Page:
Fox on the Hill

July 18, 2016Newsletters


With Trump’s VP decision made, all eyes turn to the Clinton campaign and the five most visible candidates to become Hillary Clinton’s running mate. The first is Senator Tim Kaine of Virginia, who has wide appeal in the Democratic Party. Clinton and Kaine held a rally together in Virginia last week. Next is Senator Sherrod Brown of Ohio, who provides support in a key battleground state. However, his senate seat would have to be filled by an appointment from the Republican Governor and could alter Democrats chances of getting a majority in the Senate. Then there is Senator Cory Booker of New Jersey, a freshman Senator who excites young voters, similar to Obama in 2008. Another possibility is Agriculture Secretary Tom Vilsack, who is viewed as the safe pick for Clinton. Also in the running is Senator Elizabeth Warren of Massachusetts. She is a high-profile progressive, but has been vilified by Wall Street, which has been an important donor base for the Clinton campaign.


Republican presumptive nominee Donald Trump announced that Indiana Governor Mike Pence will be his running mate. Pence has served as Indiana’s governor since 2012, and prior served in both the U.S. House of Representatives and the State House. The decision of Pence adds an established, mainstream conservative to the unconventional Trump bid for President. Pence’s addition to the top of the ticket has removed him from running for reelection for Governor of Indiana.

The addition of Pence to the ticket has already drawn a great deal of praise from Republicans, who say that Pence has the leveled temperament needed to work with Trump. However, there are many who are not pleased with Trump’s choice. Pence is credited for Indiana’s Religious Freedom Restoration Act, which opponents view as legalized discrimination against the LGBT community.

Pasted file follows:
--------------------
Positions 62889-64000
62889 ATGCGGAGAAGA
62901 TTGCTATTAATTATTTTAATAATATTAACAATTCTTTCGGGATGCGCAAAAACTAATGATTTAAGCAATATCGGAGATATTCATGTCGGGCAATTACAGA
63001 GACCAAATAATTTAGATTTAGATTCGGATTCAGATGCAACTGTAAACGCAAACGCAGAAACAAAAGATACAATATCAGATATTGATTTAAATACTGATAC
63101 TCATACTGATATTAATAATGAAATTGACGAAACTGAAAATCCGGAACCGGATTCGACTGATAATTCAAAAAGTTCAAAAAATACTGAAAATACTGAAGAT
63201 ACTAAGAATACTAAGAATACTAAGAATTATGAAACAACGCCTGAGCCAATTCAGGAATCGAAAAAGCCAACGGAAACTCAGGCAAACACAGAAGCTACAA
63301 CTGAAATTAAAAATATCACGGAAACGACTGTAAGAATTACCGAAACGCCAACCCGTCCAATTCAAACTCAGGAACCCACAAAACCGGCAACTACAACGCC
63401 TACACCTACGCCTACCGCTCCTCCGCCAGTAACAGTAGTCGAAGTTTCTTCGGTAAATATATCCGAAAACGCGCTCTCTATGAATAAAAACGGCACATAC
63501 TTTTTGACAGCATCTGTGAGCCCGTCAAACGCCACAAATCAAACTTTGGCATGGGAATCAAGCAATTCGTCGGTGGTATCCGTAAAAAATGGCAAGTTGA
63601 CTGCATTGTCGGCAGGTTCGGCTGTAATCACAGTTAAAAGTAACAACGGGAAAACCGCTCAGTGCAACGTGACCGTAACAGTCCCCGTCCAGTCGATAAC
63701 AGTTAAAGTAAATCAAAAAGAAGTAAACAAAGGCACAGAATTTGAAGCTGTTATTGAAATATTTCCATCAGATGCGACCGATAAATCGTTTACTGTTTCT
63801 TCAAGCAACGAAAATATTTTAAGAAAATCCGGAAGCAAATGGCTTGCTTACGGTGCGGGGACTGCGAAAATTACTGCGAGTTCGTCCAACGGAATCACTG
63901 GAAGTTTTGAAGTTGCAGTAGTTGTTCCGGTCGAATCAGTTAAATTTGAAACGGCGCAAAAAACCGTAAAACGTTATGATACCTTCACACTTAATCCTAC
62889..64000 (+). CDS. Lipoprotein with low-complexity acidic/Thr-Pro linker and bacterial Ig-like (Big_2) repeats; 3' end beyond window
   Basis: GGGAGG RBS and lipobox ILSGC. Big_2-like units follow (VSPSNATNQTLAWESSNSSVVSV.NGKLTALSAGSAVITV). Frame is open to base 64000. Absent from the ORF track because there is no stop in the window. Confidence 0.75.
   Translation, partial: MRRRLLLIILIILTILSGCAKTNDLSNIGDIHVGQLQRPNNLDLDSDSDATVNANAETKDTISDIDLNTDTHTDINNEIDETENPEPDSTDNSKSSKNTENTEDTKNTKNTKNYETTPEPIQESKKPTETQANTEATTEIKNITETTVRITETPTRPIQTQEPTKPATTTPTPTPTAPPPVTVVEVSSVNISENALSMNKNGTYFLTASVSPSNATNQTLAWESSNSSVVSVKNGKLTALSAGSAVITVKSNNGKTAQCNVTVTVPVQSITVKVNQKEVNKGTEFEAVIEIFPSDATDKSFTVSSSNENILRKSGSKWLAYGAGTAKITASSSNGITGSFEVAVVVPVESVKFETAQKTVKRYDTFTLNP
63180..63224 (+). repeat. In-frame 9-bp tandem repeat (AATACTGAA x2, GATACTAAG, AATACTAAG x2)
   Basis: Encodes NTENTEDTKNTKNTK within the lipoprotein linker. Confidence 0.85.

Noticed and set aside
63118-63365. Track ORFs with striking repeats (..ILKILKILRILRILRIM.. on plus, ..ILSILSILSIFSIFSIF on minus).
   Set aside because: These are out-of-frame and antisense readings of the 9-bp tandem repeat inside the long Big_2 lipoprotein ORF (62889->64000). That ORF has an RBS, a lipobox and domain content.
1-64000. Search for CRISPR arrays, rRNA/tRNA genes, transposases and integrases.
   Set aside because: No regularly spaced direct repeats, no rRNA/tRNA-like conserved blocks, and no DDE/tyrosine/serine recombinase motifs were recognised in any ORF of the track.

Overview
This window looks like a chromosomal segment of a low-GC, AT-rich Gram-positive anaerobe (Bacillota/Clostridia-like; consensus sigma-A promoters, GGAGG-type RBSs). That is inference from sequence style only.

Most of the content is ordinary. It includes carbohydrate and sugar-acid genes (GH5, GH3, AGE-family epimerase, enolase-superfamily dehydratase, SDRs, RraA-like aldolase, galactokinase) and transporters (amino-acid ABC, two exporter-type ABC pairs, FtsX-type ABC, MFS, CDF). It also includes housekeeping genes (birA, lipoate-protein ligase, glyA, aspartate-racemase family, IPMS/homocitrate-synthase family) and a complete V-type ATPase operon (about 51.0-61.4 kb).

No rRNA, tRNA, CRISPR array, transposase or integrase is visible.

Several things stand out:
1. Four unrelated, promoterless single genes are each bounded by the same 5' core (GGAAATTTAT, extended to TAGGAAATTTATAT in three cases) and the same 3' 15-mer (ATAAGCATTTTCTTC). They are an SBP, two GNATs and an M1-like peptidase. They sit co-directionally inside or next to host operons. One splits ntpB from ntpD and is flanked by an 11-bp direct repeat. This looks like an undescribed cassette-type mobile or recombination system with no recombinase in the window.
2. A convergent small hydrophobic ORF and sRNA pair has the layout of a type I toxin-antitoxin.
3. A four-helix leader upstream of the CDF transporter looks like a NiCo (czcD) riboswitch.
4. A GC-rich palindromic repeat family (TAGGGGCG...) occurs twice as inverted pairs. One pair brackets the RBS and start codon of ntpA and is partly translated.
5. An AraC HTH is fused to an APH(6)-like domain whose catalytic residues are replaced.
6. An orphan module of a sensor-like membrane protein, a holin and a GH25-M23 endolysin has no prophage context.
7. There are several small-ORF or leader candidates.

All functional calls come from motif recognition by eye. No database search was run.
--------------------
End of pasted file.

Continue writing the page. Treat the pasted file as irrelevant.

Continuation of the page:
For the first time since 2009, the House passed the Interior, Environment and Related Agencies Appropriations legislation. The bill allocates $32.1 billion in net discretionary spending, approximately 1 percent less than the current funding and 3 percent less than what the President requested. The legislation increases funding for National Park Service, U.S. Geological Survey, Bureau of Indian Affairs and Indian Health Service, while cutting funding for the EPA, the Bureau of Land Management, Office of Surface Mining and the Fish and Wildlife Service.

Financial Services

Mike Pence being chosen as Donald Trump’s running mate has further highlighted Trump’s opposition of Dodd-Frank Act. Pence had opposed the legislation when serving in the House of Representatives. Pence was also opposed to the Bush Administration’s 2008 bank bailout -- closely aligning him with current House of Representatives Financial Services Chairman Jeb Hensarling.

Health Care

The Senate failed to gather the necessary 60 votes to pass the House-Senate conference report that would allocate $1.1 billion to fight the Zika virus. Democrats blocked the bill due to language that would prevent funds from going to Planned Parenthood in Puerto Rico. To combat the Zika virus, The Department of Health and Human Services has spent approximately $112 million of the approximate $589 million that was initially allocated for fighting the Ebola virus.

If you have any questions about the topics above, please contact Teddy Eynon, Patrick Anderson or Ana Schwab.

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